CHICAGO (Dow Jones)--U.S. corn futures are expected to start lower Monday as the rising dollar pressures prices.
Traders predict corn for July delivery, the most actively traded contract, will open 2 cents to 4 cents a bushel weaker at the Chicago Board of Trade. In overnight electronic trading, the contract slipped 1 1/4 cents, or 0.2%, to $7.58 1/4 a bushel.
Strength in the U.S. dollar should weigh on prices as it makes U.S. commodities less attractive to foreign buyers, traders said. Corn is expected to feel pressure along with other dollar-denominated materials, including soybeans, wheat and crude oil.
Yet, losses will be limited by ongoing concerns about poor weather that has delayed corn planting and pushed prices near record highs, traders said. Conditions are expected to remain too wet in the eastern Midwest this week.
"Major delays in planting continue in Indiana and Ohio, with some corn acreage likely not getting planted," said Joel Burgio, senior agricultural meteorologist for Telvent DTN, a private weather firm.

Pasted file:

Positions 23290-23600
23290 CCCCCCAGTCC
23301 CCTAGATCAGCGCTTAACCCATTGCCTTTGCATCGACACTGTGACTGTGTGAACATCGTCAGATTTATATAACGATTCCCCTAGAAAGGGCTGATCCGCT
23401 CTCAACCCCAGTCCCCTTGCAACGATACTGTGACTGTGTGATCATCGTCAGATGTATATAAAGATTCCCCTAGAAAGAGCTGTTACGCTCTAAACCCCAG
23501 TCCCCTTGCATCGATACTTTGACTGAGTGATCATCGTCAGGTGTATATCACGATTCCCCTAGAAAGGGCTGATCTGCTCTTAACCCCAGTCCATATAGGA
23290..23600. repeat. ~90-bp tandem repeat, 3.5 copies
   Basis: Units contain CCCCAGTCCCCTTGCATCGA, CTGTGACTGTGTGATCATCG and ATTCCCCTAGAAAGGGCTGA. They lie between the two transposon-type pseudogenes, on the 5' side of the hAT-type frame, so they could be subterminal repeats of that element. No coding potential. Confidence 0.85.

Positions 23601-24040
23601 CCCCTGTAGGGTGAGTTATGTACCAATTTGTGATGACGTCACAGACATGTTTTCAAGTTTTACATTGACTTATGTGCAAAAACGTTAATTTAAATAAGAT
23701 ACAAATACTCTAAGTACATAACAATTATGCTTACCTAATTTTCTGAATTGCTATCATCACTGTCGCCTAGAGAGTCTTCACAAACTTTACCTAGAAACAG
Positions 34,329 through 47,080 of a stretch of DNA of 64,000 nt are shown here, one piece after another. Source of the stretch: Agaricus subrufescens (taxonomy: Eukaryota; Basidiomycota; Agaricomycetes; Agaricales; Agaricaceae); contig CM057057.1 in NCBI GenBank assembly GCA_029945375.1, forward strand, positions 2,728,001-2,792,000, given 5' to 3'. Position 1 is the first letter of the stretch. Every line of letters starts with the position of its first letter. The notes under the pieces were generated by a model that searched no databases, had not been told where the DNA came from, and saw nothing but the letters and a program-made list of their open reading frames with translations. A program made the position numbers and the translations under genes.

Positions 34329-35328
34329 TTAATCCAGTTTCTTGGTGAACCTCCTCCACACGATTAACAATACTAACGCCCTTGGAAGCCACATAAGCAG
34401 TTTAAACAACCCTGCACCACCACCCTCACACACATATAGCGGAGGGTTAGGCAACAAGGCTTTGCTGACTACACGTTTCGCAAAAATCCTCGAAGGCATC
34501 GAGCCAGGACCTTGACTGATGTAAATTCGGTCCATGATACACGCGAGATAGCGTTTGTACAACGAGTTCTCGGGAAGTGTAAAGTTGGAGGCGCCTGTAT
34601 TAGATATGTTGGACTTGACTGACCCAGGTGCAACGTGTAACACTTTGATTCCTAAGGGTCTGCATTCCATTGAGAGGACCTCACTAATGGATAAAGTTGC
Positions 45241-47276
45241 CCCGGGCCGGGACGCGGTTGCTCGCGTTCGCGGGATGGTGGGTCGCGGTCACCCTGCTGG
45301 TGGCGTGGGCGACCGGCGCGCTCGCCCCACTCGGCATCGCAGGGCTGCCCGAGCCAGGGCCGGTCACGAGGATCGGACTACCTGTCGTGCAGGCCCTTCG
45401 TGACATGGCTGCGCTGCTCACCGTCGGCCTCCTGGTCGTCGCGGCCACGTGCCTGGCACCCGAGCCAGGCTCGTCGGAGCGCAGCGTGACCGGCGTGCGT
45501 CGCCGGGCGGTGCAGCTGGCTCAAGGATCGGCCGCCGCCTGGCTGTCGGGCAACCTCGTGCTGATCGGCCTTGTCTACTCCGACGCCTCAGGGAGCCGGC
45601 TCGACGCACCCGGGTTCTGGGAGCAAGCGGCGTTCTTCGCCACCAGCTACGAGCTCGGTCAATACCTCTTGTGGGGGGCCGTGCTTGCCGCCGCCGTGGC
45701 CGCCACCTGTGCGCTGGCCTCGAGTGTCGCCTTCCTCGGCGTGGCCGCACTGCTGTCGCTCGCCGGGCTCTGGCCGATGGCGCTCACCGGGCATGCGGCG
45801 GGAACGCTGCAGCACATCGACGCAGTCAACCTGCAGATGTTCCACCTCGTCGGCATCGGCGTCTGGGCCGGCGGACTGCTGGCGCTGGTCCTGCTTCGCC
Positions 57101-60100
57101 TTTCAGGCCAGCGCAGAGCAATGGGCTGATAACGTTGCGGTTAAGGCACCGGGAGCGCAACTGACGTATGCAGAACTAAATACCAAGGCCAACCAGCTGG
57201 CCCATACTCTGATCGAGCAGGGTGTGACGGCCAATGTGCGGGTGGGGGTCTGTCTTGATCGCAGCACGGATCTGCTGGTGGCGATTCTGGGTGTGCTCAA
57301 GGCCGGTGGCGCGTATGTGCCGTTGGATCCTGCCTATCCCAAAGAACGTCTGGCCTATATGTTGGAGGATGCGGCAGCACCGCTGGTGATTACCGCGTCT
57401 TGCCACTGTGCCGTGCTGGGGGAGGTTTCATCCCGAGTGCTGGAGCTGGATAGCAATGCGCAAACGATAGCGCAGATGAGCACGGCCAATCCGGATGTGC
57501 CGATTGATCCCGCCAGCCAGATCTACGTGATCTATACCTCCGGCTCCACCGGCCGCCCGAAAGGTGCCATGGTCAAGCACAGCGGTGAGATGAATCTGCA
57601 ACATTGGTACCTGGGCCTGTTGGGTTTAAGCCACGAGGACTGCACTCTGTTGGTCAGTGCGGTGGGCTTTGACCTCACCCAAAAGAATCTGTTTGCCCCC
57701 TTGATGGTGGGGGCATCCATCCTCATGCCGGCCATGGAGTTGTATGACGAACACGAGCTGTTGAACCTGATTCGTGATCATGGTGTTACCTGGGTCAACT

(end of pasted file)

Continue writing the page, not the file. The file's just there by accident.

Corn futures reached record highs last month as demand stayed strong in the face of high prices and are down just 3% from that level. The market may set fresh highs if the weather remains poor and demand stays robust, analysts said.
The U.S. Department of Agriculture will issue an update on planting progress in a weekly crop report at 4 p.m. EDT. Planting is expected to be about 80% to 83% complete. A week ago, the crop was 63% planted, below the five-year average of 75% for that time of year.
Progress is expected to remain slow in the soggy eastern Midwest this week, while conditions have been more favorable in the western Midwest. Delayed plating due to rain is a support for prices because grain users worry farmers will sow fewer acres than previously expected. Grain users are on edge because farmers need to plant and harvest a big crop to replenish inventories, which are projected to reach a 15-year low this year.
"Forecasts remain wet for the eastern Corn Belt throughout the week," said Matt McGee, analyst for Country Hedging, a brokerage in Minnesota.
Demand from livestock producers, who use corn to feed their animals, looks supportive for corn prices as well, a CBOT floor trader said. Federal data issued Friday showed the number of cattle in U.S. feedlots climbed more than expected last month, indicating strong demand for feed, he said.